Explore the globe’s vast expanses from the comforts of your own home
By Chris Wright
If you like to travel around the world via your armchair, then police procedurals and mysteries are a perfect avenue for you to explore. Not only do they provide a great way to become familiar with another county’s culture and issues, but also, you don’t need a passport.
Here are some familiar and not too familiar series from around the globe that can be found at the Dana Point Library.
Scotland: Ian Rankin’s Inspector Rebus series is gritty and noir-ish. Rankin retired Rebus but I guess the public demand for his return was too much. Now Rebus is back as a consultant to the police. You’ll be ready to go to Edinburgh and have some curried fish and chips after reading a few of these.
M. C. Beaton is the author of the 29-title Constable Hamish Macbeth series that is set in the Scottish countryside. This series is a little more light-hearted and not as stark and heavy as Rebus.
Sweden: Henning Mankell is the superstar of Scandinavian Crime Fiction. His Inspector Kurt Wallander series is set in Skane, Sweden which is actually closer to Copenhagen, Denmark than to Stockholm. Kurt Wallander is the quintessential policeman with the job being his life. He is divorced and is estranged from his sole child, a daughter. Mankell ended the series with Kurt but perhaps we’ll see more of the family with the daughter following in her dad’s footsteps.
Rising crime, immigration issues and loss of civil virtue are issues not unique to the United States and we see these issues play out in a Swedish environment. Another Swedish writer with a female police officer as the lead protagonist is Kjell Eriksson. His Ann Lindell series can go up and down in terms of plot and excitement.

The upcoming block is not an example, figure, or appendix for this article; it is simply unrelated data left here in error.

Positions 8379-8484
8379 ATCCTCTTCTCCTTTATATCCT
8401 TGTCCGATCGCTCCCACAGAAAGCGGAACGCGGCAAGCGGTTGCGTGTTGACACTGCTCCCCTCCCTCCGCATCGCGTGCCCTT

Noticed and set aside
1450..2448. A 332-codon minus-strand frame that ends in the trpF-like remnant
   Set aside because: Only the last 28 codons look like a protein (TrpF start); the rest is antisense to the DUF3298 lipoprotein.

Iceland: Arnaldur Indridason is the popular favorite of Iceland. His Inspector Erlendur series is a hidden gem. Erlendur is a rather depressing man. He is divorced and a loner but totally dedicated and unrelenting in his quest for the truth. His daughter is a drug addict. His colleagues are interesting and in several of the books take center stage and run with the case while Erlendur is on vacation.
Quentin Bates, a Brit, has a four-book series with female police officer, Officer Gunnhilder, who is quite a character and the type of person who is a natural born leader. Both of the protagonists in these two series are real, down to earth people with flaws who are both idealistic but also pragmatic. You might just want to visit Iceland now.
Ireland: Ken Bruen with the Jack Taylor series and Declan Hughes with the Ed Loy series have hit home runs. Both series are dark, noir-ish and feature flawed heroes who sometimes do what is in their self- interest and not what’s right. Ed Loy returns to Dublin after living in Los Angeles for 20 years and hooks up with all his childhood friends—both criminals and cops. Jack Taylor is on the west coast in Galway and doing whatever it takes to survive.
Australia: The Inspector Hal Challis series by Gary Disher, who also writes children’s books, is another great read. Read one and you will be hooked and going the distance for all six of them. It’s not every policeman’s wife who tries to kill him and then attempts reconciliation from prison.
Next month we’ll continue with some charming, eccentric and captivating detectives in South America, Asia and Africa.
Chris Wright is not sure if he lives to read or if he reads to live. He has been a public librarian with the OC Public Libraries since 2006.
In an effort to provide our readers with a wide variety of opinions from our community, the DP Times provides Guest Opinion opportunities in which selected columnists’ opinions are shared. The opinions expressed in these columns are entirely those of the columnist alone and do not reflect those of the DP Times or Picket Fence Media. If you would like to respond to this column, please email us at firstname.lastname@example.org.